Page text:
Up against Stout at UFC 161 and debuting for the promotion is James Krause. Krause has fought solely on the American circuit as a professional, but he has fought in some leading promotions such as the WEC and Bellator, although he was unable to find success on either stage losing out to notables such as Donald Cerrone and Ricardo Lamas. In recent outings Krause has managed to put together a seven-fight win streak and likely enters the Octagon with confidence.

Krause is fairly well rounded and could pose Stout some considerable trouble if he is able use his length properly and dictate range keeping Stout on the outside and away from any possible close exchanges where Stout would hold the advantage.

John ‘The One’ Maguire (18-5-0) vs. Mitch ‘Danger Zone’ Clarke (9-2-0) –
Having reached 10k followers on Twitter, we are in for quite a sight when John Maguire makes his way to the Octagon this Saturday. The chief proponent of Gypsy Jiu-Jitsu, Maguire started out his UFC career in successful fashion with back-to-back victories over Justin Edwards and DaMarques Johnson in the welterweight division however this was followed up by consecutive defeats to John Hathaway and Matthew Riddle. From here, Maguire took the sensible decision to drop down to the lightweight ranks, a division far more suitable for his size and it is on Saturday that he will make his 155lbs debut.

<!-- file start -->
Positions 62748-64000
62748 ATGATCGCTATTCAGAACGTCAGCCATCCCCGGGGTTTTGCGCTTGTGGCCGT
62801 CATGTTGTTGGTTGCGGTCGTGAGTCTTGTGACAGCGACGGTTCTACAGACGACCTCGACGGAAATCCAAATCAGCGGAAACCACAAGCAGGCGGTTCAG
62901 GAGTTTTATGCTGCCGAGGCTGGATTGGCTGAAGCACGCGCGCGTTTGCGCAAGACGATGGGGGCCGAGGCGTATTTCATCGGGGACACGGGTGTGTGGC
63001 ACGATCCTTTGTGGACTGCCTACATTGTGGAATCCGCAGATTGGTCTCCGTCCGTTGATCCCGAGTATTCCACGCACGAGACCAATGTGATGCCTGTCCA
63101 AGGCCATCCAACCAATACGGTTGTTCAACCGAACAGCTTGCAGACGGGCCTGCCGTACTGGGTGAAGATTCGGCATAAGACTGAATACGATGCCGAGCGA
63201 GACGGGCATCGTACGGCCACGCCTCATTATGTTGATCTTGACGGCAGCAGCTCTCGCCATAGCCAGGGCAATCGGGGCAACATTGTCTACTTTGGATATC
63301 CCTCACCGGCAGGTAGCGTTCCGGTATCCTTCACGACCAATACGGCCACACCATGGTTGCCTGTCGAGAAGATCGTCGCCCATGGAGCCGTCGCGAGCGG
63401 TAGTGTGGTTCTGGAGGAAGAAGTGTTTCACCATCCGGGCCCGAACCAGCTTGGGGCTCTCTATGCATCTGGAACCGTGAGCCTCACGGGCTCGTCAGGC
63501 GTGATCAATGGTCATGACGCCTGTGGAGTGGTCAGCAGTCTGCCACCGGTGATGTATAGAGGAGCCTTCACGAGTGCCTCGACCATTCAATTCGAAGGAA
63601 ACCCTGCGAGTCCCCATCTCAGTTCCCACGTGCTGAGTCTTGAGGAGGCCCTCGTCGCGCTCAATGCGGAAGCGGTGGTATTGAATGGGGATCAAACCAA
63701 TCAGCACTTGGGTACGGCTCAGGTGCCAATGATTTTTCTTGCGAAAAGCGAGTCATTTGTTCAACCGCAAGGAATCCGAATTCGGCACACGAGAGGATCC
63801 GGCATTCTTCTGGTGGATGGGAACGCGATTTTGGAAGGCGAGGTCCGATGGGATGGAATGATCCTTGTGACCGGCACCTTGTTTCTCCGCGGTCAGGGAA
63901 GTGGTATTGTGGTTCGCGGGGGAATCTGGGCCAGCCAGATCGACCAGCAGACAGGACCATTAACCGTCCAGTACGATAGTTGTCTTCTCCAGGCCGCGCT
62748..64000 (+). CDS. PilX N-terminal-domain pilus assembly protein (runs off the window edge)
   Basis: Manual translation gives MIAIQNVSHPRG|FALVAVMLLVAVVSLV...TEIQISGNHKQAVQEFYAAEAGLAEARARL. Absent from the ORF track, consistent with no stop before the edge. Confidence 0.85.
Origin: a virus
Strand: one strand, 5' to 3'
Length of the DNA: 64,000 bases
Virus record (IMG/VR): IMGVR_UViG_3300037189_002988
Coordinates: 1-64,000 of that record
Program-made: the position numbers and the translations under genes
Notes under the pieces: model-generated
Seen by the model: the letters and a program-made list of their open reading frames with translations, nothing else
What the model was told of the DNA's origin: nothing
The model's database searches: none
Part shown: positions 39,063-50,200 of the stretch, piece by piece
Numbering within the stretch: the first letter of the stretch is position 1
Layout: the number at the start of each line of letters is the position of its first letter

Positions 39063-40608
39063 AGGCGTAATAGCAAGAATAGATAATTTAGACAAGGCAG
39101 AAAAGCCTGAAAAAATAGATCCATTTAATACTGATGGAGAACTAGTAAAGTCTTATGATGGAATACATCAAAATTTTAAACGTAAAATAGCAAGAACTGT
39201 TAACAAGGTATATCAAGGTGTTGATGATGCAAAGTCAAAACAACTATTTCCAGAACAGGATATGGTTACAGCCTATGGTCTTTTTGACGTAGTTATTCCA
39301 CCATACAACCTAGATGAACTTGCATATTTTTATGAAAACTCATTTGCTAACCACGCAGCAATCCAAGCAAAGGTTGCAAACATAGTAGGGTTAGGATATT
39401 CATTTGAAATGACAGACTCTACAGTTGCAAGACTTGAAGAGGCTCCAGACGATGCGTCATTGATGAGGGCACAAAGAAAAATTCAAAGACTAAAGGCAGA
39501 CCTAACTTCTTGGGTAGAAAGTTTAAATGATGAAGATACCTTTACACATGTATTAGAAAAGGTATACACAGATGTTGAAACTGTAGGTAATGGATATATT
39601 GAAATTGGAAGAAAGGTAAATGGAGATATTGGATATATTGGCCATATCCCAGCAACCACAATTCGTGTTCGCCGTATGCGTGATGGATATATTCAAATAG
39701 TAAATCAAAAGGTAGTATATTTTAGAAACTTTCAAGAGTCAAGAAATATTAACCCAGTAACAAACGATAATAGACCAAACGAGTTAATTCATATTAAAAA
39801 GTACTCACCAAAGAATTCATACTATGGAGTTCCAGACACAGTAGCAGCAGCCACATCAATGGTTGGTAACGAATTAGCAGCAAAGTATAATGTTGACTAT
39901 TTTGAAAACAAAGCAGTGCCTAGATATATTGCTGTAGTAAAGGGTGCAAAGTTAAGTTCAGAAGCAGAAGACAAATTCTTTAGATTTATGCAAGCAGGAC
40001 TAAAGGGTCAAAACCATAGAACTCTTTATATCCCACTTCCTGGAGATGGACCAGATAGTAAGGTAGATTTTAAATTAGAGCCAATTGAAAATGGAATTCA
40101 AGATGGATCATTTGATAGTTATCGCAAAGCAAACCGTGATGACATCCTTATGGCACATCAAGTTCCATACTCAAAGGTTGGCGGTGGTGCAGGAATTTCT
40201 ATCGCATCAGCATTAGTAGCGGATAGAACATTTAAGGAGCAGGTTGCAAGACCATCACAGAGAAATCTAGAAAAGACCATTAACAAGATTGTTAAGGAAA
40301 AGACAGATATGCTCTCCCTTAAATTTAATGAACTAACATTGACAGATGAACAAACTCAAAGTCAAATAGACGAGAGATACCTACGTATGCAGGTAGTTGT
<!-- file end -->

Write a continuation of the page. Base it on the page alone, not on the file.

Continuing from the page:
Standing across the Octagon from Maguire is Mitch Clarke, a native a Canada who will likely have the full support of the crowd when this one gets going. Clarke entered the UFC in December 2011 at UFC 140 with a nine-fight win streak to his name having fought exclusively on the Canadian MMA circuit but has been unable to register a win with the promotion in his two attempts so far. Of Clarke’s nine victories, 6 have come via submission.

Both men will be focussed on taking this fight to the ground where they feel most comfortable and look to work for a submission. I can’t see past Maguire here as the level of competition he has faced has been far greater than that of Clarke’s and even with the drop in weight, Maguire should have a big size advantage that will allow him to overpower the Canadian and dictate where the fight goes.